How to write cold recruitment emails candidates can’t ignore

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Tech candidates have more options than ever before, which means your company has to bring its A game from the get-go. Part of this is how your recruiters and hiring managers approach initial outreach to potential candidates. When they press send on a cold recruitment email, what kind of message are they actually sending?

Candidates can read between the lines: They know when they’re being treated like a number, or a human being, and generic messages are almost a guaranteed way to turn them off.

When your company focuses more on candidates’ goals vs. quarterly recruitment metrics, your brand builds a genuine connection. A connection that won’t just get you a hire, but a new team member excited to bring you even more success. (Not to mention, referral after referral when they experience firsthand that your company lives up to how it talks about its company culture.)

Even if the candidate goes in another direction, if a role opens up later on they’re better suited for, you’ve given them a reason to actually want to hear from you again (or connect you with tech pros that might be a good match). If they do want to continue the conversation, building a connection off the bat reduces the chances you’ll get ghosted later on in the process.

So let’s talk about how you can write a cold recruitment email or message to tech candidates that gets noticed (and not in a heebie-jeebies kind of way).

Table of contents


How to make a real connection (and give tech candidates a reason to respond)

We’re not saying it’s impossible to hire a candidate without tugging at their job-seeker heartstrings (read: treating them like a person), but creating an instant connection is crucial because that first interaction can make or break whether they agree to move forward in the recruiting process.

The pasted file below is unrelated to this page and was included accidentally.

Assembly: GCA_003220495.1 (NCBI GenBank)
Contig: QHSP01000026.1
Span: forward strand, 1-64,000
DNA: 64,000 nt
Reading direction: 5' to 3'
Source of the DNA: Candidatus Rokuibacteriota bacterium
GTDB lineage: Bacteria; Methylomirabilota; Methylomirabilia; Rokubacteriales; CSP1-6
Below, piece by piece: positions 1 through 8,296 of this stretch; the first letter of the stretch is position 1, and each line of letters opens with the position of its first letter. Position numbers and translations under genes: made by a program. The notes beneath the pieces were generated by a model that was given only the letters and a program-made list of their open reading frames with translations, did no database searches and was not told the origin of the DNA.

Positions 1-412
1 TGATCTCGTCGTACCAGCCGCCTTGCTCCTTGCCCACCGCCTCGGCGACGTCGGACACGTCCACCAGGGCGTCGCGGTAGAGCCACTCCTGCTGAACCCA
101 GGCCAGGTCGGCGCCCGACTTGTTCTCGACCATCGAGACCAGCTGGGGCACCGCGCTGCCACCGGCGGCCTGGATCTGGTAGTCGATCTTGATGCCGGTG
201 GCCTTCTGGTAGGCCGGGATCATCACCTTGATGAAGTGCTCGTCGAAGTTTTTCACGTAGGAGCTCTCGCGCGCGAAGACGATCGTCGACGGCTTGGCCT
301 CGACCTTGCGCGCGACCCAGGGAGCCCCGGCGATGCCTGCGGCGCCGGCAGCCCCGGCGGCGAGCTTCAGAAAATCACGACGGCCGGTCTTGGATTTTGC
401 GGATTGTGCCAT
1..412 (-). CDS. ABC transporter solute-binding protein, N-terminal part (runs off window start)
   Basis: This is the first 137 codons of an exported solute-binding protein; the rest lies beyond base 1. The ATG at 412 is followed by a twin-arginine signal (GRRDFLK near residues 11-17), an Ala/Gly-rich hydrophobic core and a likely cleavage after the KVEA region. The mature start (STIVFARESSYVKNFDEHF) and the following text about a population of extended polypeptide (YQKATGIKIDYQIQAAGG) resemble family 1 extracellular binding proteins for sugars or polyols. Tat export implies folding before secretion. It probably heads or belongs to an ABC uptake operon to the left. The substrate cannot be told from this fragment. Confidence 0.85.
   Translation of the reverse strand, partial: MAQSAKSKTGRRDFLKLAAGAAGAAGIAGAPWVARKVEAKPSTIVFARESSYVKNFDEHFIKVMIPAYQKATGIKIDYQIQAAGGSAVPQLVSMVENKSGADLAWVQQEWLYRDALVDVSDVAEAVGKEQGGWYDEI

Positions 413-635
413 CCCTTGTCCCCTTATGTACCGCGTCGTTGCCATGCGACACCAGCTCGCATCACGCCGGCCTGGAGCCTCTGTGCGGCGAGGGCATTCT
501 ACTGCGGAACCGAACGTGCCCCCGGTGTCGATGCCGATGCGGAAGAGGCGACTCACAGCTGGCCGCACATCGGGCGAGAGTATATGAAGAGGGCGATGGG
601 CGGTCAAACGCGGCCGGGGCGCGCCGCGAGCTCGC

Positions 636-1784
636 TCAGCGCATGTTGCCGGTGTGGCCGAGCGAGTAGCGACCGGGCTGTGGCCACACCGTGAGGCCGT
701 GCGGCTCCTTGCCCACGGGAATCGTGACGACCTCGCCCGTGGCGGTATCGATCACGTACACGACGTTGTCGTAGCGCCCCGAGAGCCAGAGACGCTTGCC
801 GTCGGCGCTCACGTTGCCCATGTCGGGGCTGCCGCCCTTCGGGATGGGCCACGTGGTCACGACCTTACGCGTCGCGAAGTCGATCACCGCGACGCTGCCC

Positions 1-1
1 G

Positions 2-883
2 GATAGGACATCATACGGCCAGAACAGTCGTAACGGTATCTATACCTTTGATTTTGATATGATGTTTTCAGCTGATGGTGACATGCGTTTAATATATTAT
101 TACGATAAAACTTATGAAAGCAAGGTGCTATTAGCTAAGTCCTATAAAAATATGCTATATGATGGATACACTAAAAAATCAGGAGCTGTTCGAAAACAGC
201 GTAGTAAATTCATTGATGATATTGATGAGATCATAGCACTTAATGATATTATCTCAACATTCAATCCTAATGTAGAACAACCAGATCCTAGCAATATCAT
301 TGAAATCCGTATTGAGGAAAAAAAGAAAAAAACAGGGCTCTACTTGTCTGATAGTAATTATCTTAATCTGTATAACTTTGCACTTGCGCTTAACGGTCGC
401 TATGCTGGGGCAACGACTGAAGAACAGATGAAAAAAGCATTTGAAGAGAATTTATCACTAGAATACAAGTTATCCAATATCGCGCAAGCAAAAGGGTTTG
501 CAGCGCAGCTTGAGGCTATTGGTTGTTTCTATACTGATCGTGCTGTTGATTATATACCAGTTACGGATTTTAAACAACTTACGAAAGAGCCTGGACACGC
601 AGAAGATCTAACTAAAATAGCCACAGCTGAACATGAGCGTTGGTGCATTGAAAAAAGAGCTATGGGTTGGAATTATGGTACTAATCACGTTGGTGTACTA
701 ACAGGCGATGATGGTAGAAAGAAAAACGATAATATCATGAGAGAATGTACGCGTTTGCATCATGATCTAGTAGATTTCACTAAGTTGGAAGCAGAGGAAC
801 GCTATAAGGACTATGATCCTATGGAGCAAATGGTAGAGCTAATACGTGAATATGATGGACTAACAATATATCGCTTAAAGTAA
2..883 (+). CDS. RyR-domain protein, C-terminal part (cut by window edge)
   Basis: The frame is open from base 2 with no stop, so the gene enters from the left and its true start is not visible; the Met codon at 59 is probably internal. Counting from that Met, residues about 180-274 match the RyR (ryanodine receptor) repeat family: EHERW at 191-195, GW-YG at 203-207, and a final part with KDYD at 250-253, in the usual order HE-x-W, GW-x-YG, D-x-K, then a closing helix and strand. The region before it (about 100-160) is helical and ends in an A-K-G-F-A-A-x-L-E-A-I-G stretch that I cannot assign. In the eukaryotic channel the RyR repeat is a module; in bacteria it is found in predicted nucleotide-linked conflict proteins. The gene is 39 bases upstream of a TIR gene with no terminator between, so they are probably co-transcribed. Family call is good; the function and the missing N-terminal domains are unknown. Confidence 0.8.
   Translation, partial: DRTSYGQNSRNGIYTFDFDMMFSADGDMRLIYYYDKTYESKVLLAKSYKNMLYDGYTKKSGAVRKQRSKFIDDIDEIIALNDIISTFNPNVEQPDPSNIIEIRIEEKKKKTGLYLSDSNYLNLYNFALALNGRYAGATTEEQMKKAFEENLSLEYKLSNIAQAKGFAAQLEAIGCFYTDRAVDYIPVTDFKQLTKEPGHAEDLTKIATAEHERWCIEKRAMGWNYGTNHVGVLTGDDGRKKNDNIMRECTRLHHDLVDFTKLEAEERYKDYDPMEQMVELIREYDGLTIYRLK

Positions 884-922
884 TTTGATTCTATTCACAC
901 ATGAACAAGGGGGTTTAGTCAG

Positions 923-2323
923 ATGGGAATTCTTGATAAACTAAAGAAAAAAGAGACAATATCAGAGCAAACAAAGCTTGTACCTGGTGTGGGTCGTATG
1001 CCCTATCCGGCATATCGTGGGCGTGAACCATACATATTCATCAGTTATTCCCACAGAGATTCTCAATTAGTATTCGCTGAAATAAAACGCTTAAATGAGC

Here are a few ways to build connections that can up your response rate.

Research the candidate

A little research goes a long way because to drive the most responses, you’ll want to spend a couple extra minutes personalizing your message (we’ll get to that soon). So how do you learn about the candidate in a short amount of time?

Try GitHub, a social coding network where over 31+ million techies hang out to collaborate and show off their most recent code, projects and skills. (One glance at their profile can tell you a lot.)

And because it’s not uncommon for candidates to build out their online presence, run a quick search for them on the web. Personal websites, blogs and social media accounts will give you more insight into who they are both professionally and personally.

While you research, try to answer these types of questions:

  • What motivates and interests them?
  • What are their passions?
  • What accomplishments make them stand out from the rest?
  • How does their experience and goals show they’d be a strong match for the role? 

Tip: When reading up on a candidate, write down anything that catches your eye. You’ll want to keep this information on hand for when you craft a cold recruitment email message (more on that later).

Researching the candidate is two-fold: It shows you care about them as a professional (and a person), and also helps you target the right candidates for your open role and company. While it takes a little more time upfront, you’ll generally save time in the long run by limiting communication (e.g., emails, phone screens) to only candidates that are a true potential match. 

Write like a human, not a robot

People are wired to make connections with other people. While you won’t be building a deep personal relationship with candidates, you still need to make a connection if you want them to see your outreach as more than just spam.

One way to spark a human connection: write like a human. Be yourself and show a little personality. If you’re worried about coming off as less professional, don’t. You’ll simply be writing in a friendly conversational tone, kind of like how you would speak.